“We went to get a truck with a Mark 19 and a 240. We saw the [REDACTED] platoon, and we were like, US QRF are here. We saw them one of their vehicles was rolled over. CPT [REDACTED] jumped to the truck with the TOW and asked, ‘You have to come in here with us! We know that there is no IED on this road because we have been driving it all day.’ We were like, ‘Come in with us and provide security because we have four Americans that are missing, and we don’t know where they are!’ CPT [REDACTED] went to do that. I jumped into the new truck to get the weapons ready to roll in. We turn around and start going in.

“This has to be the saddest thing of my life: NO ONE followed us.

“We were two clicks away from a major U.S. base. They do things for us, but fire support has always been an issue. I am not blaming the battalions. It’s not about the blame game. Let’s focus on ROE because there is no reason you can’t level a house if they are shooting from it.

“They always teach you that you always have the right to defend yourself. … Let the commanders on the ground make decisions. I was taught as a junior officer that commanders on the ground were able to make the final call. If you make the wrong call, then you pay the price for it, or you have the right to stay alive or keep your guys alive. That’s what we did; we failed them by not keeping them alive because we didn’t provide them what they need to come out alive.”

CPT [REDACTED] Statement Under Oath

“We were up with the ANA and ABP moving up towards the village and taking increasing fire. We got pinned down by effective fire. The four marines were in the lead element, the heavy weapons element. They were the lead element that was going to push up to the ridgeline and provide overwatch as the ANA did search for search block one. There was a PKM that they were watching for. They were fine. The enemy didn’t have an acute fire on us, but their spectrum of fire and our delayed action with artillery allowed the enemy to move into advantageous positions where they had obtuse geometry of fire (where they had fire on us from three sides). And because our [REDACTED] because we decided to break contact were completely unmasked because someone didn’t want to fire near a village. An absolute byzantine clearance process.

“(There was) a lack of willingness to push down to the ground commander the ability to call fires where he feels they need to be. A politicized chain of command. The political and strategic no longer exist; now it’s the political and tactical. I absolutely contribute to the ability of the enemy to maneuver. I don’t think they expected us to put up such little resistance.

“Quite frankly, we met their fires effectively at first, but without those fires, our plan was to mitigate their ability to maneuver on our eastern flank with fires. Whether to block, disrupt, or destroy, either way, was an effect that would have kept them from maneuvering. We didn’t get those fires on target fast enough to prevent them from maneuvering. When we needed to break contact because we were under effective fire we had to wait for the politics of the [REDACTED] to be shaken out before we realized we were going to get [REDACTED] and by then we were covered on three flanks.”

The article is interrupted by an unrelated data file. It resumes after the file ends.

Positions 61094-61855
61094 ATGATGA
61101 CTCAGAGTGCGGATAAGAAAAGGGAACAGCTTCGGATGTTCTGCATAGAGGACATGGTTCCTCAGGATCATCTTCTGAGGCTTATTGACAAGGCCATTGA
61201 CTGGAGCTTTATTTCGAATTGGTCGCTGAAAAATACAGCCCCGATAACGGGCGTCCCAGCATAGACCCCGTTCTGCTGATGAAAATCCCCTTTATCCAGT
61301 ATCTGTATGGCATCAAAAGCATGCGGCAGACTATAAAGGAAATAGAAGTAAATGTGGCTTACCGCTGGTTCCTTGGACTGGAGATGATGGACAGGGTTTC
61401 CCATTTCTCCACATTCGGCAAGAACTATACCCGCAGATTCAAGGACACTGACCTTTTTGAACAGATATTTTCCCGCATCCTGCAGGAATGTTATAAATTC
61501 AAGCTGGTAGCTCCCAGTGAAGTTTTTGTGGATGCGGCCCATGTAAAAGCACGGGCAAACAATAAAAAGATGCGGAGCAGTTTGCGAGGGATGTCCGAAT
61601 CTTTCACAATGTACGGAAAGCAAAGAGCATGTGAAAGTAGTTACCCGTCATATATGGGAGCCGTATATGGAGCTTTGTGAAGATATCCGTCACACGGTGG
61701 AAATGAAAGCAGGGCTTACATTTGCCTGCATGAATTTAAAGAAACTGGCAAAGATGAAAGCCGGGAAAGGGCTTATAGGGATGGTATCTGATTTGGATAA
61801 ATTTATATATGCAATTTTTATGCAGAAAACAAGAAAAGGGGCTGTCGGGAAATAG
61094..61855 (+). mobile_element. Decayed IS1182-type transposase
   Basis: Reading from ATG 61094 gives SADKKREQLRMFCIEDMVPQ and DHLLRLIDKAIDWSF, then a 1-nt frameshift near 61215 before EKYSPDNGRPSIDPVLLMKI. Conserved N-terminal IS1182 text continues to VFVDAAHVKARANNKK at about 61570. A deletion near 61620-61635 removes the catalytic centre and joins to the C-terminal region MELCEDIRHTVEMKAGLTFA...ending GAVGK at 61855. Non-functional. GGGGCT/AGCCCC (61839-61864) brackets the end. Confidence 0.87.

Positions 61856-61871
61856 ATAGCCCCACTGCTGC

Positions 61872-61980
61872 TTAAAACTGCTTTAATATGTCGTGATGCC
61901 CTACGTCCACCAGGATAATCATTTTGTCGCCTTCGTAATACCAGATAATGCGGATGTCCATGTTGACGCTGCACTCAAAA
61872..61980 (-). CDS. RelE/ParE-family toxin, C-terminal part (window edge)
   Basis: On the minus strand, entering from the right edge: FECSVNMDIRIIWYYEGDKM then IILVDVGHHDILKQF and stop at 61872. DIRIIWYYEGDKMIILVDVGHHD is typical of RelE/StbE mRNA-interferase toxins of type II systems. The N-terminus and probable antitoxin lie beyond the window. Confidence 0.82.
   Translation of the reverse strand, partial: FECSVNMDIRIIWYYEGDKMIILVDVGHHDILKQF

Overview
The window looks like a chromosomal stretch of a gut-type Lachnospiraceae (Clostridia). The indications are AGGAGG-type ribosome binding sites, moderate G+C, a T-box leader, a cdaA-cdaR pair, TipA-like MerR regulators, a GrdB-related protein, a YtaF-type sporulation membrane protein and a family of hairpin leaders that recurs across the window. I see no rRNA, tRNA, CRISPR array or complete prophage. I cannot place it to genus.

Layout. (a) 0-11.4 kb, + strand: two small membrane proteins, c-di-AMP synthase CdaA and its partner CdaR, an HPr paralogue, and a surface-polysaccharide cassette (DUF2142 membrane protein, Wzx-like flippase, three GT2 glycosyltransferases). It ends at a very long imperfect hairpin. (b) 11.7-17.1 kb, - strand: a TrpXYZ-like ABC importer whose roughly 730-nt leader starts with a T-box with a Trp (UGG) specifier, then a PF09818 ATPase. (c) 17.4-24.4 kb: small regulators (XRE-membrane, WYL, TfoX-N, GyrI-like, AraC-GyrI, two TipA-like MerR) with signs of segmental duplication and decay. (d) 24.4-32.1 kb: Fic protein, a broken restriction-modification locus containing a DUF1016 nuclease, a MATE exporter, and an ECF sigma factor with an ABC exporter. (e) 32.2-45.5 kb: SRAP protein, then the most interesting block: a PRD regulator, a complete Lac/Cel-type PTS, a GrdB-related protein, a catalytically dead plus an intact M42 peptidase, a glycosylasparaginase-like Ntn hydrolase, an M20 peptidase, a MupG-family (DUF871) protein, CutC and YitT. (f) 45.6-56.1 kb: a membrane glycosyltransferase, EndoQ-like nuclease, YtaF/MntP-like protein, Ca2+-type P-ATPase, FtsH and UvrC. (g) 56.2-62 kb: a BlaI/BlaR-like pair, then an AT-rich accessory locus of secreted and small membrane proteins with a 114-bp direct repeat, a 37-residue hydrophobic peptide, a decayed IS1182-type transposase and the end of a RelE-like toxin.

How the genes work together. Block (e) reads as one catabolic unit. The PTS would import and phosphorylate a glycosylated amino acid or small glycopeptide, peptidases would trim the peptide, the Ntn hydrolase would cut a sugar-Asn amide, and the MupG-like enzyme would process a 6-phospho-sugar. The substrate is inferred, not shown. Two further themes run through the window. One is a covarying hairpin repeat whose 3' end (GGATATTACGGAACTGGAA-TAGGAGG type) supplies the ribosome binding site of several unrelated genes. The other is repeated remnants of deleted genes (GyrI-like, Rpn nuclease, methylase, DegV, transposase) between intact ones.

The Air

“We got a call on the [REDACTED] at the tail end of our first [REDACTED] from [REDACTED] we were in [REDACTED] at the time; it did appear to be urgent based on the stress in the voice of the radio operator.

“This would be an example of a typical call [REDACTED] during an emergency from a ground unit over the [REDACTED] in order to be re-tasked, higher HQ must approve. [REDACTED] get this approval enroute over [REDACTED], but on that day, we were already tasked to a deliberate operation with troops in contact.

“On hearing the call, I recommended to the AMC that we get over there and try to help immediately. The AMC then called [REDACTED] and told him to get us in there he would need to clear it through our TOC. A few minutes later, [REDACTED] called again and said they had gotten our TOC to approve it, and we could go, but then I heard the AMC say that he had just received a BFT message stating that we were NOT to move into Ganjgal, that we were instead to continue to support the operation in the Shuryak and the [REDACTED] would support Ganjgal.”

Question: “Did you witness any valorous actions by Soldiers engaged in the TIC?”

Answer: “Yes. The crew of that lone Humvee was completely exposed in an active kill zone under near-constant fire from enemy positions on dominant high ground situated in a rough horseshoe with a closed end on the village of Ganjgal. Their gun had broken while fighting; they had no friendly ground support in a position to help them (despite a handful of very brave ANA who managed to get almost (unreadable) of where the Marines had fallen before they were completely pinned down).